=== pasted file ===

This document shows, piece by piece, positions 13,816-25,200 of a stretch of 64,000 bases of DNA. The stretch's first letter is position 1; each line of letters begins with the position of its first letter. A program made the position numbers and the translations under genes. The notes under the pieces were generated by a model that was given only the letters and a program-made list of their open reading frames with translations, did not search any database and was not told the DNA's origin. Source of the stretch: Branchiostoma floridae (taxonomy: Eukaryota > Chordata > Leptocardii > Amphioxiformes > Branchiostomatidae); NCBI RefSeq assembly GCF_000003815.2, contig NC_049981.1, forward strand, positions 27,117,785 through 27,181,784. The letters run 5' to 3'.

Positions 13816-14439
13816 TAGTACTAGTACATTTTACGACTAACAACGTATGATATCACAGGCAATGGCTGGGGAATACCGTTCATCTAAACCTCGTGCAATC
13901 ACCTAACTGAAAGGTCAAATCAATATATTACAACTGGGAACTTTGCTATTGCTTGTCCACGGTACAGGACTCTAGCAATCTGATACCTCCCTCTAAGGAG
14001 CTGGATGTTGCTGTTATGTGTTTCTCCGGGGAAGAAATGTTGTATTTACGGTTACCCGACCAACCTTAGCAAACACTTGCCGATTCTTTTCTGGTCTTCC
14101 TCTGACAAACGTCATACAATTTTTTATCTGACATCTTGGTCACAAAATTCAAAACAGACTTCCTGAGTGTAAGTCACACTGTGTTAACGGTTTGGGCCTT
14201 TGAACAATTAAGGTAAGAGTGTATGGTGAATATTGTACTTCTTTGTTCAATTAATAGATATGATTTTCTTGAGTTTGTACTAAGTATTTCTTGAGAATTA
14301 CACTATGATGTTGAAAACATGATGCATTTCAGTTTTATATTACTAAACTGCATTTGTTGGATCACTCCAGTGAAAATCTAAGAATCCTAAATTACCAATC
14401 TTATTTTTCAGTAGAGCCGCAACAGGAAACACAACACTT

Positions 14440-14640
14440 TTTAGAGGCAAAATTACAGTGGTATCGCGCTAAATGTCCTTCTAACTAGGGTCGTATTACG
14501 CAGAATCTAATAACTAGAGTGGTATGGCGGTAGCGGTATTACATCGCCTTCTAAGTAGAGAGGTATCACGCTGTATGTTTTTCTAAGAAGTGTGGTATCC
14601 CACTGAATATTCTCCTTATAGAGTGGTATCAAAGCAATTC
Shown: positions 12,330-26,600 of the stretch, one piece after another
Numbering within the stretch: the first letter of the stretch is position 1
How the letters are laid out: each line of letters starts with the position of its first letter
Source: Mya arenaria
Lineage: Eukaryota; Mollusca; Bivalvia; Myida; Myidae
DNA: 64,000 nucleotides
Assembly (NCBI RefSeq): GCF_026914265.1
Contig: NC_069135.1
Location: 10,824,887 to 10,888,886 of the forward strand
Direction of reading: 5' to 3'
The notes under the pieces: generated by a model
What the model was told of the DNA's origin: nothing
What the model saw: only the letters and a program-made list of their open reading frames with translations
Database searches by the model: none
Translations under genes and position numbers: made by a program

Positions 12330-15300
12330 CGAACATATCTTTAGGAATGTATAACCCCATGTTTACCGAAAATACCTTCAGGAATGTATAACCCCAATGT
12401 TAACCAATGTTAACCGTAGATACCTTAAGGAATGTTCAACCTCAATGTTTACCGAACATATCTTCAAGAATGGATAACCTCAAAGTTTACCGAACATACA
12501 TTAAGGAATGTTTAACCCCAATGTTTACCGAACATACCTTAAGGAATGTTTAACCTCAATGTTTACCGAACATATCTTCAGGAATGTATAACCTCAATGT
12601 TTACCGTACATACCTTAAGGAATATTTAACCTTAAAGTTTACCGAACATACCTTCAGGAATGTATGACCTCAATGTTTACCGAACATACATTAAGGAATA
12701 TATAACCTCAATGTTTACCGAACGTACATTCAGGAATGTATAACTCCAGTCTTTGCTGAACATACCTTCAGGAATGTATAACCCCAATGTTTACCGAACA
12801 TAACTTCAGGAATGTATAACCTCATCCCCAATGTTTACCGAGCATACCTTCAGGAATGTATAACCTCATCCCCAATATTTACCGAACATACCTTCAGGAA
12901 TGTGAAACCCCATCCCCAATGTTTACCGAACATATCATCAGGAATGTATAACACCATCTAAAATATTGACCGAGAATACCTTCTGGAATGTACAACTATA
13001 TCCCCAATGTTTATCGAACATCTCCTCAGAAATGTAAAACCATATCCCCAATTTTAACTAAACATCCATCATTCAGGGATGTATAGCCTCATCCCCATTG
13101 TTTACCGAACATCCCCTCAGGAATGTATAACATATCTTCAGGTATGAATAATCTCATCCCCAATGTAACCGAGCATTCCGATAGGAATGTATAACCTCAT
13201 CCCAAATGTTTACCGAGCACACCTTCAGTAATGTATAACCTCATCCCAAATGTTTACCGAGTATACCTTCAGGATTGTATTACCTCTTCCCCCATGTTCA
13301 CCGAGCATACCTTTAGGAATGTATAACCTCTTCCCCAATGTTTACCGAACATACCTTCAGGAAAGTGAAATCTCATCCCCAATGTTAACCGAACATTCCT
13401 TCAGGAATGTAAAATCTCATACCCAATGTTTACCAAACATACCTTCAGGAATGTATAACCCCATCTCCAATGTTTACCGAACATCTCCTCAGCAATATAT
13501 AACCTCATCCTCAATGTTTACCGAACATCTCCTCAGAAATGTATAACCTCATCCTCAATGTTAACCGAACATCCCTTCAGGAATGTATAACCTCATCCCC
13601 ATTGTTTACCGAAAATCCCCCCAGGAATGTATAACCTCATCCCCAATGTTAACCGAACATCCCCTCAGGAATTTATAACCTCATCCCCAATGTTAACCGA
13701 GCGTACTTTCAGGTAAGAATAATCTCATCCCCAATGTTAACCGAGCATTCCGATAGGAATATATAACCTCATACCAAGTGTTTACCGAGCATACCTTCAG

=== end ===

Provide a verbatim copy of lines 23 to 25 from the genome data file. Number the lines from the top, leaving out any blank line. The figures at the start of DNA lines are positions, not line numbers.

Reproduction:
Direction of reading: 5' to 3'
The notes under the pieces: generated by a model
What the model was told of the DNA's origin: nothing